The latest estimate from the Air Force office that runs the KC-46A
aerial tanker program puts the total development cost at $5.85
billion. The Air Force plans to spend $52 billion to develop and buy
179 of the new refueling planes to start replacing its fleet of
50-year-old KC-135 tankers, which are used to refuel fighter jets
and other warplanes during flight.
Air Force spokesman Ed Gulick said the new estimate was $250 million
over last year's projection for the program's development cost, but
gave no additional details on what drove the increase. He said the
annual mandatory estimates could increase or decrease as the program
"Despite this estimated increase, the government liability remains
capped at the contract ceiling price of $4.9 billion, and Boeing
continues to meet all contractual milestones, including the
development and delivery of the four EMD aircraft," Gulick said.
The Air Force has repeatedly raised its cost estimates of the
development part of the tanker program, but insists that the
fixed-price terms of its contract with Boeing will keep cost
overruns from affecting the federal budget. Last year, it forecast a
cost overrun of around $700 million.
Chicago-based Boeing said it remains on track to meet its initial
$5.1 billion estimate for developing the new military tanker, which
will replace some of the Air Force's aging fleet of KC-135 tankers.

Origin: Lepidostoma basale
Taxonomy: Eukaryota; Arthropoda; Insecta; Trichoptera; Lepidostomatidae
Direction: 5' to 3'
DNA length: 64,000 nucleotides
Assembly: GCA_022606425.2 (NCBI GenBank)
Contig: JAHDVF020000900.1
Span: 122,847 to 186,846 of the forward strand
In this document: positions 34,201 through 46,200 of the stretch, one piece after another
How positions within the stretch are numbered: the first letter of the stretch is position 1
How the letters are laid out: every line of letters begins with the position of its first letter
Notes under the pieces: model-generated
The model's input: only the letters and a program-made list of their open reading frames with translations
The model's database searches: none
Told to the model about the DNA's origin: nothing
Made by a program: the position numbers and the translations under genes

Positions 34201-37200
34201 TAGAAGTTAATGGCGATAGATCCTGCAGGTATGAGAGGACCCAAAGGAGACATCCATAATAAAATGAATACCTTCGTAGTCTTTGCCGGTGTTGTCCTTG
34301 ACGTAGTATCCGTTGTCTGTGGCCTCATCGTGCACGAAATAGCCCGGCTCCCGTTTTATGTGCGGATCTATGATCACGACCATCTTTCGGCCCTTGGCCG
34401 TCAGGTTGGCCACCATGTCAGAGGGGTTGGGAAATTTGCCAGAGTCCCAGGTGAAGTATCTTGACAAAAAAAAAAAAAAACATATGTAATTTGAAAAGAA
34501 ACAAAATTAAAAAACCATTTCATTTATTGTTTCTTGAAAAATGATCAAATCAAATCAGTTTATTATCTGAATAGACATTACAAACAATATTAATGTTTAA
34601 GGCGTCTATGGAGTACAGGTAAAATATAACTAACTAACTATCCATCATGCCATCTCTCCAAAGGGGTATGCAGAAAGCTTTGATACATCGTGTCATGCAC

The company also said it expects to make a profit on the overall
program, and that it continues to look for additional orders from
the United States and other countries.
"Boeing's cost estimate to complete engineering, manufacturing and
development on the KC-46 tanker program is consistent with our
estimate at the time we developed our bid," said spokesman Jerry
Drelling. "And the fixed-price nature of the contract ensures that
there are no additional costs that will accrue to the U.S.
Drelling declined to provide any details on the company's expected
profit, saying Boeing did not break down that data by specific
programs. He said Boeing continued to work on reducing the program's
cost on a daily basis.
[to top of second column]
"We expect to make money on the KC-46 tanker program," he said,
adding that the KC-46 contract opens more opportunities, "including
potential U.S. and international tanker sales and related services
for decades to come."
Boeing said it remains on track to deliver the first 18 refueling
planes by August 2017 as scheduled, despite a report from the
Pentagon's chief weapons tester that warned that testing could be
delayed by at least six to 12 months.
Boeing said it is using a number of measures to minimize the risk of
delays, including agreements with outside agencies and use of
Boeing's vast commercial flight test resources.
The program is also using a "Test Once" concept based on Boeing's
commercial practices, under which flight tests satisfy different
requirements mapped out by Boeing, the Federal Aviation
Administration, developmental testers and, where it makes sense,
(Reporting by Andrea Shalal; editing by Richard Chang)
[© 2014 Thomson Reuters. All rights
Copyright 2014 Reuters. All rights reserved. This material may not be published,
broadcast, rewritten or redistributed.